By Alistair McCluskey
From 26 September until 8 October 1918, the Allied armies in France launched their largest ever combined offensive on the Western Front of World War I. The British, French, American and Belgian armies launched four attacks in rapid succession across a 250km front between the Argonne and Flanders.
At the centre of this huge assault the British, First, Third and Fourth Armies, led by Field Marshal Sir Douglas Haig, breached the formidable Hindenburg Line defences and drove the Kairser's Army from its last fully prepared defensive position west of the German border.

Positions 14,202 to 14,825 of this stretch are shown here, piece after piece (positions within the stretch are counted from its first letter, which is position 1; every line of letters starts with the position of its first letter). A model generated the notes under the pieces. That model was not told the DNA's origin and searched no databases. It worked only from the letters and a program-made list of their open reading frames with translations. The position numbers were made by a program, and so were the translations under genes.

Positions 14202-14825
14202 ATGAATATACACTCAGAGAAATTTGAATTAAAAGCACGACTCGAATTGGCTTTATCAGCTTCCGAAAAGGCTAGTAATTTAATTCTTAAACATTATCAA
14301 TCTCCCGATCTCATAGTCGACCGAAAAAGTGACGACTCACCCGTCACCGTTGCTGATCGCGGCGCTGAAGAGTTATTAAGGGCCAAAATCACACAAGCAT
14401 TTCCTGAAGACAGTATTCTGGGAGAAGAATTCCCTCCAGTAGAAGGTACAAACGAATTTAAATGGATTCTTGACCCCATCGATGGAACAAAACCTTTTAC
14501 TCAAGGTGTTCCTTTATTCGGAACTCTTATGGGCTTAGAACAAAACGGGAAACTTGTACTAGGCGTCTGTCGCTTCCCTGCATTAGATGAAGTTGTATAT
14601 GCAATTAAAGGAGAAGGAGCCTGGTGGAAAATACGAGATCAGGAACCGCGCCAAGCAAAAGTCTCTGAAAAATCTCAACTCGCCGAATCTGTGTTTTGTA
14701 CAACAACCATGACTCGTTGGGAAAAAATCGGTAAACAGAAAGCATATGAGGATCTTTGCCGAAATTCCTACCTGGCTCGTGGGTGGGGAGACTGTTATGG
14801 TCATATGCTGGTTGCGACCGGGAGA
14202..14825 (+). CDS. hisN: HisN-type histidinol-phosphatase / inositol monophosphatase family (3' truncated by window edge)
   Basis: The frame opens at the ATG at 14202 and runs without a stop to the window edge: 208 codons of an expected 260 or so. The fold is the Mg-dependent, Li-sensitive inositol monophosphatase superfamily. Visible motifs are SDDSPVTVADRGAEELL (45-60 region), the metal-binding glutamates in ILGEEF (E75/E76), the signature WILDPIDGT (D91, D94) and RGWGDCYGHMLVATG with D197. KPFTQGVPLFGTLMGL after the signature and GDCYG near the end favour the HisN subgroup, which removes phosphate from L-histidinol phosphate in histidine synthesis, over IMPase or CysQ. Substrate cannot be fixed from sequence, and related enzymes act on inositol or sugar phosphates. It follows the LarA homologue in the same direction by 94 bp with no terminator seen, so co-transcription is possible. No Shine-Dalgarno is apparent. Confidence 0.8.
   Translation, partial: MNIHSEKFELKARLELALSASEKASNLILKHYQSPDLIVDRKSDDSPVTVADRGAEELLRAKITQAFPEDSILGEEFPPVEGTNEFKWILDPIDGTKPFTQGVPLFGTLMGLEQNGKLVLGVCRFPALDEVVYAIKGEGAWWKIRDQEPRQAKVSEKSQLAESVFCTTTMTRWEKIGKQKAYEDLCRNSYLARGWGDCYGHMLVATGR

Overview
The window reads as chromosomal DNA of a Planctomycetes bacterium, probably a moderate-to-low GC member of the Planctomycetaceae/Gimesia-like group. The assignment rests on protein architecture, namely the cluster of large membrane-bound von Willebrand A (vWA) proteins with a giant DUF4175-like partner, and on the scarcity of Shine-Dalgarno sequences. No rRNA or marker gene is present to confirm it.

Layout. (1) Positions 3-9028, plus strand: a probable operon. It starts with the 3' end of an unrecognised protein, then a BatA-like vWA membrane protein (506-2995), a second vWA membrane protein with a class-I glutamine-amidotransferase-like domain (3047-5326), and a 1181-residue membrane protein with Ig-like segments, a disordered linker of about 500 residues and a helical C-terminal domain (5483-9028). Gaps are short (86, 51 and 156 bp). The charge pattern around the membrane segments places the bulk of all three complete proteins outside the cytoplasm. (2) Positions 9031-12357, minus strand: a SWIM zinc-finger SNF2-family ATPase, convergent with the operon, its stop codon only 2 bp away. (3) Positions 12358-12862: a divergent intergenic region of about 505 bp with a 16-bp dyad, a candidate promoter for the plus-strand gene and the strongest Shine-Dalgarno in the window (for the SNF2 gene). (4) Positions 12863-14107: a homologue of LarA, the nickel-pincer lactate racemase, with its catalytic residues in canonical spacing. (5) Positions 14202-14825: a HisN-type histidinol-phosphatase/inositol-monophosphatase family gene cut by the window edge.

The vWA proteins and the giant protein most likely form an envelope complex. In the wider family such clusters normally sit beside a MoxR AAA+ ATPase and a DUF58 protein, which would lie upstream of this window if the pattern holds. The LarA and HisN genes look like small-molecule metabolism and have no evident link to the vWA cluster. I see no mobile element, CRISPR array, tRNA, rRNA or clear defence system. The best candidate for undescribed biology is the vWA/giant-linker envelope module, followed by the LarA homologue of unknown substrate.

The impact of this defeat had a shattering effect on the Germans with their army admitting for the first time that an armistice was required to save it from annihilation. Although these decisive results were to a large extent consequences of the battle of the Hindenburg Line, the subsequent controversies over the conduct of the war meant that it went unheralded and has remained Haig's forgotten triumph.